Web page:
No matter the subject, 788 billion is a massive number. Put that number into US dollars and you have the total economic output of outdoor recreation in the United States — in 2019 alone. That’s according to the third annual report on the subject from the Bureau of Economic Analysis, which released its findings on November 10. The report’s biggest takeaway is this: The US spent a lot of time outside in 2019, and this had a major impact on economic growth.
Nationwide, outdoor recreation accounted for 2.1 percent of total economic output, the report found. But in areas that depend on outdoor recreation tourism, that number is even higher. Florida, Maine, Montana, and Wyoming each saw outdoor recreation drive more than four percent of their economic output. Western states including Idaho, Utah, and Colorado, where much of the state is open space protected by federal or state governments, saw that number at three percent or higher. The Colorado Sun’s reporting on the findings found that the outdoor recreation industry is now bigger than mining and bigger than agriculture.
What’s included in the report
The report puts outdoor recreation into three categories: conventional activities like boating, hiking, camping, and hunting; “other core activities” like gardening and outdoor events; and “supporting activities” such as lodging and dining. Also tabulated into the numbers were construction as it relates to supporting outdoor recreation.
Boating and related water-based recreation like fishing and water skiing accounted for the biggest share of economic output, at $23.6 billion. RVing was second, and in several mountainous states like Colorado, Vermont, and Utah, snow sports topped the charts.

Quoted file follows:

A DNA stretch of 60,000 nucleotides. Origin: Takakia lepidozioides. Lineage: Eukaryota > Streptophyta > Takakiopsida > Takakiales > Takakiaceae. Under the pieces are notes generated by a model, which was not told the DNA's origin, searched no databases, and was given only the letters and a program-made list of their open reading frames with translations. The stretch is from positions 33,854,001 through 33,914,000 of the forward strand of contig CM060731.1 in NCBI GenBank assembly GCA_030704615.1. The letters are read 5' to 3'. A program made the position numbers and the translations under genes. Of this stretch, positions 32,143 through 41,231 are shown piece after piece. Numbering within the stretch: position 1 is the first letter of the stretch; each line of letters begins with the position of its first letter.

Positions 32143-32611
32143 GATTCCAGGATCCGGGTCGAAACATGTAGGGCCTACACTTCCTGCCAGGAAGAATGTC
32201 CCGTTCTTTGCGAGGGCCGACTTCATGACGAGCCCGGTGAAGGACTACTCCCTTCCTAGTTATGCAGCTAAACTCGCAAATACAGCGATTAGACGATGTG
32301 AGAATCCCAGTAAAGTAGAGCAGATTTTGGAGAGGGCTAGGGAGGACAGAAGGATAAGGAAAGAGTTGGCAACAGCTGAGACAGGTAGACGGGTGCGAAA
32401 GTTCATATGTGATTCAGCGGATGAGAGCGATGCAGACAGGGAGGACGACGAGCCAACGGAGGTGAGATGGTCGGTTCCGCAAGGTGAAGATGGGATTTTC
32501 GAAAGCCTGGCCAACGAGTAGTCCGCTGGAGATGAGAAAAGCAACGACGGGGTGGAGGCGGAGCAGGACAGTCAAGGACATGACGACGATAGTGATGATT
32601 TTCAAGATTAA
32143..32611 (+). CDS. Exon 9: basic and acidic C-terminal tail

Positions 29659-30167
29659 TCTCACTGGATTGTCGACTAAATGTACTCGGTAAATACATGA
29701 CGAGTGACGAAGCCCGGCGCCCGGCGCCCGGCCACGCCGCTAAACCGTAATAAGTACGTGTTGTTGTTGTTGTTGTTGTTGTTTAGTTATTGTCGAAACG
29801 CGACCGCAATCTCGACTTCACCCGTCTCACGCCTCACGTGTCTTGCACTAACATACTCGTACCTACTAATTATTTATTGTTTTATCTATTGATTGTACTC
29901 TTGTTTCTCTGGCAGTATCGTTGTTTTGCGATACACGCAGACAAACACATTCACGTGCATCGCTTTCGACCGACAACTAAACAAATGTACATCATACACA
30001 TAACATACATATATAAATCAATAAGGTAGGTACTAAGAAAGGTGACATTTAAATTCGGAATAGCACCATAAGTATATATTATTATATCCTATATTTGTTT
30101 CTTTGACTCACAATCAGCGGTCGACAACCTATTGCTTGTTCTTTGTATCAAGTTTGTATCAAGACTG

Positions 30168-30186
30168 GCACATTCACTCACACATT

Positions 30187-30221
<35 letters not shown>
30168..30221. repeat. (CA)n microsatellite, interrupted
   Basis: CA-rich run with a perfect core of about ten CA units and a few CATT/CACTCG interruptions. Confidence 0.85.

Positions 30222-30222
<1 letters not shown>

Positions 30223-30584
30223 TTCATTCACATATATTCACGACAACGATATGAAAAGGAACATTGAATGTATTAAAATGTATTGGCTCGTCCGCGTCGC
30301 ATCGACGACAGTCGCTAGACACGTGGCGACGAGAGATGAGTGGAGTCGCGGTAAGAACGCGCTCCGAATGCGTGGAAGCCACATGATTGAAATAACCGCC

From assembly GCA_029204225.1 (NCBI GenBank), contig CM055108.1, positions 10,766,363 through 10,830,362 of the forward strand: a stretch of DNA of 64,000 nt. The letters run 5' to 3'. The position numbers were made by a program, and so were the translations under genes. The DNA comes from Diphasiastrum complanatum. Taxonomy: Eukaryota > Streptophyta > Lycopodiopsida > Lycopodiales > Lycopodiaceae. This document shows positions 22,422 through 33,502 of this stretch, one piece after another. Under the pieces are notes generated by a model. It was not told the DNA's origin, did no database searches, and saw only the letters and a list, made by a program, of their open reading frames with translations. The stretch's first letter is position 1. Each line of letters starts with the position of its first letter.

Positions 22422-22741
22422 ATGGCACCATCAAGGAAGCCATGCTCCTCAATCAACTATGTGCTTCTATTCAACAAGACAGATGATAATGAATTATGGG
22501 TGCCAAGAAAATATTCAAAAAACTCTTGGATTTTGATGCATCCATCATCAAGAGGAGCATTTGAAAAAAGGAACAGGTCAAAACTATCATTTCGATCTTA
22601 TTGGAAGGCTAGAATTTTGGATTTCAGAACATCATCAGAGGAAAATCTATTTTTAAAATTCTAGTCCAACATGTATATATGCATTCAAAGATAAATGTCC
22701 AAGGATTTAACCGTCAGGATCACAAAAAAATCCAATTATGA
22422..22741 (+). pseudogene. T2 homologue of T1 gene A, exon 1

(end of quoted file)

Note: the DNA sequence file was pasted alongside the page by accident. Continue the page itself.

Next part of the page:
What this means for travel and the economy
Across the United States and particularly in the west, outdoor recreation continues to drive economic growth in places formerly dependent on the extraction industry. Farmington, NM, is a prime example of this, as the city launched an initiative to rethink its economy to embrace its vast open spaces and public lands for the people to use, rather than solely for oil and gas development. The result has been the rekindling of a dying downtown and a flock of new arrivals to the city. Other towns including Fruita, CO, and Vernal, Utah, are experiencing the same thing.
Adding to this, under a new administration, the Bureau of Land Management can go back to protecting and optimizing our country’s public lands rather than prioritizing the interests of the extraction industry. This will help drive the economic output of the recreation industry higher and further the cause for conservation.
Additionally, growth in the outdoor sector is slowly becoming more inclusive thanks to BIPOC-led initiatives like the Outdoor CEO Diversity Pledge. This factor also plays into the increasing economic output of outdoor recreation, as previously marginalized communities continue to break down societal barriers to the outdoors. Recent Matador reporting highlights growing communities of BIPOC anglers and how Indigenous communities are bolstering identity in outdoor spaces that long belonged to them.
All of this adds up to broader economic growth fueled by a passion for exploring and preserving the outdoors rather than exploiting and extracting from it. Numbers from 2020 and the impact of the COVID-19 pandemic on the outdoor industry won’t be finalized until 2021, but national parks across the country are reporting record numbers as travelers seek socially distant means of exploration. And we know that our economy, and in particular small businesses that depend on travelers and outdoor recreation to survive, is going to need a big boost.
So get out there, because as Henry David Thoreau famously said in Walden, “We can never have enough of nature.”
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